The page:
To: IAHF List
Subject: Editorial "Toxic" Vitamins- by Abram Hoffer, MD,PhD
Date: 22 Jan 2004 00:24:03 -0000

IAHF List: The following editorial is from the Journal of Orthomolecular Medicine, Vol. 18, Third and Fourth Quarters, 2003 from their Special Issue on The Safety and Efficacy of Vitamins.

I urge you to purchase this Special Issue from the Journal of Orthomolecular Medicine via
I will also be scanning/transcribing an article from it by Alan Gaby, MD titled "Safe Upper Limits" for Nutritional Supplements: One Giant Step Backward. We must flood Gaby's article especially in to ever national delegate at the Codex Alimentarius Commission's Committee on Nutrition and Food for Special Dietary Use- and get it to John Hathcock, PhD at CRN- a man who is trying to pull a fast one on all of us.

Hathcock would have us believe that the so called "Safe Upper Levels" are "scientific" and a "victory". Dr.Gaby disagrees. He calls them a "giant step backward."

I feel strongly that health freedom fighters world wide should purchase this Special Issue of JOM and make legislators in your countries aware of its contents. As the dietary supplement industry comes under increasing global attack, this Special Issue of JOM will be a weapon we MUST utilize in our fight back. Due to the time constraints inherent in scanning and transcribing, I will not have time to do more than just this editorial, and Gaby's article, but I can't emphasize the value of this Journal enough and urge more of you to subscribe and to make the MDs in your area aware of it.

Note that you must scroll down to get to the page breaks and keep reading.


"Toxic" Vitamins

The safety of vitamins has been clearly demonstrated by the toxicological literature and further by the experience of orthomolecular physicians over the past forty years. Why then, is the public subjected to periodic outbursts of information about how toxic vitamins are? We do not have similar outbursts against the use of drugs even though vitamins have a zero death rate while drugs in the United States alone kill 106,000 patients in hospitals annually.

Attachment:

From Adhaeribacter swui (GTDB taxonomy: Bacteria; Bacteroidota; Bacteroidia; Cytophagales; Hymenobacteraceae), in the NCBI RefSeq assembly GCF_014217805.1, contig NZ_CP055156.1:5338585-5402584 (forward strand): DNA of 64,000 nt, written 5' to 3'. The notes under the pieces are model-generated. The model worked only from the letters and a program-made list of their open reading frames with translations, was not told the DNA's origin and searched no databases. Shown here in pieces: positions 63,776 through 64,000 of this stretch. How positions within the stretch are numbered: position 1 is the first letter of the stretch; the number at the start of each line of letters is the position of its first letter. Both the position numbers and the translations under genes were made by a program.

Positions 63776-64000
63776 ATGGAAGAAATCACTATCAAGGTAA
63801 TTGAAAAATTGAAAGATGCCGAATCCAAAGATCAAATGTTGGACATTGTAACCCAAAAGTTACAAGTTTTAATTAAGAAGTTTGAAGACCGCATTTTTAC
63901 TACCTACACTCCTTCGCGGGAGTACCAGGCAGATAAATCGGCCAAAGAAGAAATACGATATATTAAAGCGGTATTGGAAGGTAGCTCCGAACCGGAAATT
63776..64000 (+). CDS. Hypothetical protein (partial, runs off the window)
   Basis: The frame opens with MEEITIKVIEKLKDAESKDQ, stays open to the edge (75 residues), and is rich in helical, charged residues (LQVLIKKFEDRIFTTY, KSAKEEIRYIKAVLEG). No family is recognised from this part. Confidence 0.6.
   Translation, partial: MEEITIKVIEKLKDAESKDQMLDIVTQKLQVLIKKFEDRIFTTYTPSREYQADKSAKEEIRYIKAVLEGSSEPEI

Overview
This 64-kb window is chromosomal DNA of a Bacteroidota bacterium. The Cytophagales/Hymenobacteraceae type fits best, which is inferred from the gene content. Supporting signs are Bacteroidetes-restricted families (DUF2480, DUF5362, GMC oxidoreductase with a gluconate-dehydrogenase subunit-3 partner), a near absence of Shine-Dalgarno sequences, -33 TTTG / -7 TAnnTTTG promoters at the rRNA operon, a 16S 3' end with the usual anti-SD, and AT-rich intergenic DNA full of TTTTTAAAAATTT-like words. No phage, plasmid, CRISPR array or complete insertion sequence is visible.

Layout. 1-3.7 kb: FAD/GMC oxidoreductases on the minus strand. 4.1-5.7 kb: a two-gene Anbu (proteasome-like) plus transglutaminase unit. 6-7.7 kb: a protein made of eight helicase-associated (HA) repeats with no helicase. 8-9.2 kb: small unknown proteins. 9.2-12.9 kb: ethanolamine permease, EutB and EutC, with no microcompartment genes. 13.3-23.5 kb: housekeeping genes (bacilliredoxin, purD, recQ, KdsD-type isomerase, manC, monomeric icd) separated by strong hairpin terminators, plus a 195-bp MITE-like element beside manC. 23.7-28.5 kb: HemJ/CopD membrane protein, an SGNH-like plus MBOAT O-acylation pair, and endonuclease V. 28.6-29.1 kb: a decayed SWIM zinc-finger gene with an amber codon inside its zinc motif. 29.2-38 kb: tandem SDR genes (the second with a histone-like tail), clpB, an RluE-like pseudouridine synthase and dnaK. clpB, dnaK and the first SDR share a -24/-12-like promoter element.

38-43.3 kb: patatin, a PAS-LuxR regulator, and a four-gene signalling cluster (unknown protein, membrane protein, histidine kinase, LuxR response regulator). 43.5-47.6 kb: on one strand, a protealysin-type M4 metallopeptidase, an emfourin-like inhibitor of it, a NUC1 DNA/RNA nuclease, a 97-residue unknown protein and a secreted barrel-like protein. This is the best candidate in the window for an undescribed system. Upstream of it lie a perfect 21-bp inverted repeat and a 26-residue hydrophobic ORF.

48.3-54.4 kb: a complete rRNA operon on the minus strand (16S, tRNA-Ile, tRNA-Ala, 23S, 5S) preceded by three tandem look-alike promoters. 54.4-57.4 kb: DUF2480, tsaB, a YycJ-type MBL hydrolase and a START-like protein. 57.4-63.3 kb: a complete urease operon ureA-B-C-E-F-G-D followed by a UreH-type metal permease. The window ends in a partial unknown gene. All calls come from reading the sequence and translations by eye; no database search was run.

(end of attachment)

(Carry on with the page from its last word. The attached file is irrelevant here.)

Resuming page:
The Food Standard Agency (FSA) in England released a press statement early in May, 2003, entitled "New FSA advice on safety of high doses of vitamins and minerals." Why they titled their statement "new" puzzles me since this is the sort of advice we have been getting from various government agencies for the past 50 years.

The toxicological facts about vitamins gathered over the past 60 years do not support their advice. It is advice which follows from the vitamins-as-prevention paradigm established over 100 years ago and rejects the extensive research over the past 50 years that established the vitamin-as-treat- ment paradigm. The press release was dutifully copied and reprinted in the mass media with very little, if any; critical examination of the claims made in the FSA statement. The headlines in the National Post, Canada, May 13, 2003, ran: "Searching for a Magic Bullet;" The Globe and Mail, Canada, May 31, 2003, went under the heading "Too Much of a Good Thing?"; the BBC News, May 7, 2003, harked a "Warning Over Vitamin Doses"; and The Times, England, May 8, 2003, warned "Vitamins Can Damage Your Health" and so on. An EMedicine report on "Vitamin Toxicity" by Mark Rosenbloom carries the same information.

The FSA recommends that while most vitamins are safe a few have to be taken with great caution. The FSA states it is an independent food safety watchdog but later on adds they are accountable to Parliament through Ministers of Health. A board that is appointed and is supposed to have a wide range of relevant skills and experience lead it. The readers of this issue will be able to deduce on their own what skills are represented on the board. In my opinion they did not include any relevant clinicians experienced in using vitamins as supplements: There are not enough clinicians so experienced in Great Britain to form such a board. (Orthomolecular medicine in Great Britain has been thoroughly rejected for years.